Found in Sanga, Sanga 2004.

Q. I am a Hindu woman and I have been living with a married man for the past six years. This man left his wife and four children because of me but now the children need him badly, so I agreed that he should return to his family. Even though I agreed to let him return, I still feel I have committed a great sin in taking a father away from his children for such a long time. When I go to the temple I feel very guilty about this and would like to know if I will go to hell for what I did? Also, I still love him and would like to know if this is a sin as well? Is there any religious practice I can perform to overcome all this sin?

A. Yes, adultery is a sin. However, there is no sin one can commit that cannot be counteracted by chanting Krishna nama. At the same time, one cannot sin, chant Krishna nama, and continue to sin thinking that by chanting such sin will be overcome. This kind of chanting is an offense to Krishna nama, and when offended, Krishna nama will not give himself to the chanter. So chant and don’t continue to sin. The fact that you are still attached to this man does not make you sinful, and doing the right thing, as you have by giving him up, is more akin to actual love than the way in which you were relating with him previously.

Q. Why does a person choose to reincarnate into a body that becomes schizophrenic? I am doing a PhD thesis on this topic and am looking for opinions on the topic of reincarnating into difficult situations.

A. The “choice” to reincarnate is not one in which the soul consciously chooses a particular body. Indeed, reincarnation is the soul’s predicament, stemming from its ignorance. We choose to behave in certain ways in relation to material nature and material nature responds accordingly. No one would consciously choose to take birth as a schizophrenic or in any other difficult situation, but people do act in ways that causes material nature to respond to their actions with such a birth. Reaction to our actions is what the law of karma is all about. The choices we make in this life determine the results we receive in the next.

Q. I’m a Buddhist. When I meditate, I sometimes recite Buddhist mantras and at other times recite Hindu mantras, like the Gayatri mantra and “om namah sivaya.” I was wondering what your opinion on this is. Should I just stick with the Buddhist mantras or is it okay to mix the two?

A. It is said that chanting one mantra is most effective, ekam kevalam mantrabhyasa-matram kuryat. The reason for this is that it promotes the kind of single-mindedness (ekagra) necessary for successful meditation. This is so within one’s own spiritual lineage, and even more so with mantras from entirely different traditions. The mixing of mantras from different traditions is not recommended.

Q. This topic may seem frivolous, but it is an issue that weighs heavily on my mind. I have been a devotee for some time and have a physical deformity that I believe prevents me from becoming a better spokesperson for Krishna. This source of insecurity for me could be corrected by cosmetic surgery. If it were, I would feel better about my appearance and could more confidently and effectively serve Krishna. I know that this body is temporary, but I have a lot of years left in this world so I would like to know if it is wrong for a devotee to have cosmetic surgery? What is your advice?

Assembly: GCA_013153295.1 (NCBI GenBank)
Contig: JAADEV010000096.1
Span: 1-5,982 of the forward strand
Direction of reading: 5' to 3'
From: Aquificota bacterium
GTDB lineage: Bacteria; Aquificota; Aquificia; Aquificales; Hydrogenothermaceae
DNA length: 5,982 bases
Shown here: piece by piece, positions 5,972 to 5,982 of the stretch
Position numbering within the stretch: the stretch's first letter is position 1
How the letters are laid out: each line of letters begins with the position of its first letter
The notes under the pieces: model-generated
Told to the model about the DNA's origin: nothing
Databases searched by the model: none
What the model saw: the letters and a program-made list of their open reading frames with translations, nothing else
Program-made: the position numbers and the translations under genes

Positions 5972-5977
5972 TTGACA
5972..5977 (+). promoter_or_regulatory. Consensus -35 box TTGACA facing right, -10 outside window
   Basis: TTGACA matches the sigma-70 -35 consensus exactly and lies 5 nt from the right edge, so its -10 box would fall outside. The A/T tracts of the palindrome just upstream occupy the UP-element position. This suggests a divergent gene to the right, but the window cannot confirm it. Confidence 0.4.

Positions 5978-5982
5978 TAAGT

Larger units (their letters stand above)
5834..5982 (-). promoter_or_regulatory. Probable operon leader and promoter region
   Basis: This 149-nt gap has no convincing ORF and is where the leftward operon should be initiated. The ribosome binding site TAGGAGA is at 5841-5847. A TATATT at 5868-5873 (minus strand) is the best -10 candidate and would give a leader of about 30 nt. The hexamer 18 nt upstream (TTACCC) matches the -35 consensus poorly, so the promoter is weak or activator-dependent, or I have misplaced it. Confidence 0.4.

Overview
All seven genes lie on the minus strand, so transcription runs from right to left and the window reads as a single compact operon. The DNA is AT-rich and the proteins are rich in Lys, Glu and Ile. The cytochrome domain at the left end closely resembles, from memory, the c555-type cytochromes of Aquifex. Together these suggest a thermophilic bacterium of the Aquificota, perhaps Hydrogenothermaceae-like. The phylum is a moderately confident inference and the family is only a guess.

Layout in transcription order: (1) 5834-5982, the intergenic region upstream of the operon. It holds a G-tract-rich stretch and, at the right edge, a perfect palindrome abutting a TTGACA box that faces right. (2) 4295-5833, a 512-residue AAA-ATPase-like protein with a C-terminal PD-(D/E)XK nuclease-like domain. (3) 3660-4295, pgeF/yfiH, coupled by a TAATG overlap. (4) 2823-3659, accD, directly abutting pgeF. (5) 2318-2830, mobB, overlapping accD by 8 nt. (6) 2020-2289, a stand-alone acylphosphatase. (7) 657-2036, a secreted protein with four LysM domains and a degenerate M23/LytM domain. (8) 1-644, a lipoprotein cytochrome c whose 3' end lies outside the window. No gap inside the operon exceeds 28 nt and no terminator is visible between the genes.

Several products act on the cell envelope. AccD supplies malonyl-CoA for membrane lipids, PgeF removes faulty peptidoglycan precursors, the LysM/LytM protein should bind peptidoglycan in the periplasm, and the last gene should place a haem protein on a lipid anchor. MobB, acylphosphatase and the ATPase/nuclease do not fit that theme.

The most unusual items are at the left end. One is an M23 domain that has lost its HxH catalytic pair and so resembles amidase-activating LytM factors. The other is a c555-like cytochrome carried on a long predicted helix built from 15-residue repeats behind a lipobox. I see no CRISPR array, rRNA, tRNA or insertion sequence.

A. Sometimes certain material circumstances bother a devotee to the extent that he or she becomes preoccupied with them and distracted from spiritual practice. This seems to be the case in your situation. In these cases, it is usually best to make whatever adjustments are necessary so that one can get on with devotional service. My advice is to go ahead and do what you feel is best for your spiritual life. Cosmetic surgery is not wrong for a devotee if he or she truly has a higher purpose in mind.

Q. Srila Prabhupada often criticized modern education in various ways and it seems that he held the view that educational institutions make people proud and more forgetful of who they really are. Should devotees following Srila Prabhupada discourage people from higher education since it seems to put them more into maya (illusion)?

A. Education is not a bad thing. Srila Prabhupada also asked some of his students to get a higher education for the sake of preaching, and it is very useful for those seeking employment for the sake of maintaining a Vaisnava family. His concern was that his disciples become devotees first and educated second. After all, there is a chance that in the process of becoming educated, one might lose sight of devotion and give intellect and education more credence than the means to realize ultimate reality. The only means of true knowing is self-sacrifice in devotion to God.

Q. Bhagavad-gita teaches that people should follow their natures and worship Krishna in ways that are harmonious with their natures. How necessary is it to go against one’s nature for the sake of adhering to the social norms accepted in devotee society? For example, how important is it to become a vegetarian to practice Krishna consciousness? Why emphasize a principle like vegetarianism that clashes with the acquired nature of the vast majority of the world’s population? Why not relax that emphasis and be more inclusive, encouraging people to chant and worship Krishna without restrictions? In modern times even Brahmins cannot follow restrictions, what to speak of ordinary people. Brahmins are supposed to be vegetarians but many are not, and in Bengal and Orissa a large number of Brahmins eat fish.

Even the Pandava Bhima was said to be a meat eater, and are we to conclude that every member of the Vedic warrior class (ksatriyas) were pure vegetarians? How about the so-called lower classes and the aboriginal people of India, must they also accept a pure vegetarian diet before they can become devotees? Emphasis on restrictions push away people who might otherwise be inclined toward devotional life, so why emphasize rules like vegetarianism?